You are here

Keyword: sensitive species

An assessment of the effects of human-caused air pollution on resources within the interior Columbia River basin.

Publications Posted on: August 01, 2018
An assessment of existing and potential impacts to vegetation, aquatics, and visibility within the Columbia River basin due to air pollution was conducted as part of the Interior Columbia Basin Ecosystem Management Project. This assessment examined the current situation and potential trends due to pollutants such as ammonium, nitrogen oxides, sulfur oxides, particulates, carbon, and ozone.

The Cold Water Climate Shield: Prioritizing high-value aquatic resources

Science Spotlights Posted on: September 11, 2015
Native trout are culturally and ecologically important, but climate change is likely to shrink the cold-water environments they require. Much can be done to preserve these fish but efficient planning and targeting of conservation resources has been hindered by a lack of broad-scale datasets and precise information about which streams are most likely to support native trout populations later this century. The Climate Shield is a useful took for aquatic fisheries conservation planning.

Future of the Middle Rio Grande

Publications Posted on: August 06, 2010
Because decisions made today about the Middle Rio Grande will influence future conditions, symposium participants - the stakeholders - collaborated in a final session to plan improvements for the watershed and river corridor. The result included several action plans focusing on desired future conditions and actions to achieve them.

Native montane fishes of the Middle Rio Grande Ecosystem: Status, threats, and conservation

Publications Posted on: August 06, 2010
Between 1994 and 1997, research was conducted on three native, montane species of the Middle Rio Grande Ecosystem, in the Carson and Santa Fe national forests. The focus of study was on abiotic and biotic factors that affected status, distribution, biology and habitat of these species.

Use of saltcedar vegetation by landbirds migrating through the Bosque Del Apache National Wildlife Refuge

Publications Posted on: August 06, 2010
We compared diversity, abundance and energetic condition of migrant landbirds captured in four different vegetation types in the Bosque del Apache National Wildlife Refuge. We found lower species diversity among migrants caught in exotic saltcedar vegetation than in native willow or cottonwood. In general, Migrants were most abundant in agricultural edge and least abundant in cottonwood.

Arthropods of native and exotic vegetation and their association with willow flycatchers and Wilson's warblers

Publications Posted on: August 06, 2010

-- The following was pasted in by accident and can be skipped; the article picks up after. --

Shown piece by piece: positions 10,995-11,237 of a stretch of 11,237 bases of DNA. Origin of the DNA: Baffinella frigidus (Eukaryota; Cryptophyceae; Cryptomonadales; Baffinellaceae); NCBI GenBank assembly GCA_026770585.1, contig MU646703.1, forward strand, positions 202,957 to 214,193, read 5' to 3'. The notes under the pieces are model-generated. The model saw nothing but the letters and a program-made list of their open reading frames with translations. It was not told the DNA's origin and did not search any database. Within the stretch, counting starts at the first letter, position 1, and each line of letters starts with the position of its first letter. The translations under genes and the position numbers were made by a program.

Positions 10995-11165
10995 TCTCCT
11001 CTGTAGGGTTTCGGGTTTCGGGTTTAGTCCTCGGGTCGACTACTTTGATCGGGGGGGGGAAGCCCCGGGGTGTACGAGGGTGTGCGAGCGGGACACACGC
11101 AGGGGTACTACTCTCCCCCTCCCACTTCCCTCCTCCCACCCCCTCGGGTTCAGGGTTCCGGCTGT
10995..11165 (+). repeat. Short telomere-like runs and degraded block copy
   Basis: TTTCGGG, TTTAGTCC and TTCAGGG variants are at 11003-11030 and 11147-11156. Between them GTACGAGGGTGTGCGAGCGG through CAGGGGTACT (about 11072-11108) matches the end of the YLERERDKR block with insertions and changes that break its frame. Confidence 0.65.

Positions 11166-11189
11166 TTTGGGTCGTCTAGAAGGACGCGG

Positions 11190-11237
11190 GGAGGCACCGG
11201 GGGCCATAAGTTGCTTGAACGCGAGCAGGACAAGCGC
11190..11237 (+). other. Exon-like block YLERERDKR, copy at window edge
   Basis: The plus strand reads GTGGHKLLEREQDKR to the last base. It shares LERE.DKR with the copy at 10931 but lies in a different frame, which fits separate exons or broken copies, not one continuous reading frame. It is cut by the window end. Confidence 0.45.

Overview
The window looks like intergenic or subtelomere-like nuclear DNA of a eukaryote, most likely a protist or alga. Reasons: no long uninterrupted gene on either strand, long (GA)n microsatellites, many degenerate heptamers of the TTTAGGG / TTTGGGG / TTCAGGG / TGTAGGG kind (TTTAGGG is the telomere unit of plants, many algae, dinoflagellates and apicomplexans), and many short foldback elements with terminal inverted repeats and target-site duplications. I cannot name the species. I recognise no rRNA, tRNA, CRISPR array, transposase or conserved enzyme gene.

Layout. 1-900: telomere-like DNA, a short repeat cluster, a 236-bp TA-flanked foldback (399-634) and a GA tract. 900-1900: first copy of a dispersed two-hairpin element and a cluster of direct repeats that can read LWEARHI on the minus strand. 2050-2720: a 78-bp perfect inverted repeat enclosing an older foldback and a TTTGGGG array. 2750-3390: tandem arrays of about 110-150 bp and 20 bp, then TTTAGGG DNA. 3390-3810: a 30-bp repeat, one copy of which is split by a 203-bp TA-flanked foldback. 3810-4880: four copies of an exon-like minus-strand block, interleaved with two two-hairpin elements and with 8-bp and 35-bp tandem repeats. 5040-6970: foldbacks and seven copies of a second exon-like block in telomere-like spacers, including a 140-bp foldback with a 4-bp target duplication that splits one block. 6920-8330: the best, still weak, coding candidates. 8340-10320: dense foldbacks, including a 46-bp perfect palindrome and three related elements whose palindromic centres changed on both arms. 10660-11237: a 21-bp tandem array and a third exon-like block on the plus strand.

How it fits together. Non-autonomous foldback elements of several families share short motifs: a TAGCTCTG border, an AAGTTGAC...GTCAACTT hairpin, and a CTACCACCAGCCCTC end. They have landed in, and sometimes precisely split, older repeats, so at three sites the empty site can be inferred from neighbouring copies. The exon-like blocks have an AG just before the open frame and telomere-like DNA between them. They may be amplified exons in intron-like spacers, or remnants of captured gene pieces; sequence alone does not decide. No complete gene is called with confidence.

We compared abundance of migrating Willow Flycatchers and Wilson's Warblers to the abundance of arthropods in exotic and native vegetation at Bosque del Apache National Wildlife Refuge. We trapped arthropods using glue-boards in 1996 and 1997 in the same cottonwood, saltcedar, and willow habitats where we mist-netted birds during spring and fall migration. There were fewer arthropods, particularly flies, in saltcedar.

Riparian dependence, biogeographic status, and likelihood of endangerment in landbirds of the Southwest

Publications Posted on: August 06, 2010
Riparian habitats and wetlands represent less than 2 percent of the land area of the Southwest, but they support the highest density and abundance of plants and animals in that region (Dahms and Geils 1997).

Biological diversity in montane riparian ecosystems: The case of the Mexican spotted owl

Publications Posted on: August 06, 2010
Although usually considered to be a bird of old growth mixed conifer forests, the Mexican spotted owl historically occurred in a wide range of habitats from lowland cottonwood bosques to montane canyon systems.

Status and migration of the Southwestern willow flycatcher in New Mexico

Publications Posted on: August 06, 2010
In the Southwestern United States, recent degradation of riparian habitats has been linked to decline of the Southwestern subspecies of the Willow Flycatcher. During a 2-year banding effort, migration patterns and bird fat content were analyzed. Recommendations for managers, and outlines for conservation plans, are included.

Bird migration through Middle Rio Grande riparian forests, 1994 to 1997

Publications Posted on: August 06, 2010
Expanding human populations in the middle Rio Grande have increased demands on water, land, and other resources, potentially disrupting bird migration activities. From 1994 to 1997, a total of 26,350 birds of 157 species were banded and studied. Results include species composition, timing of migration, and habitat use. Recommendations for managers are included.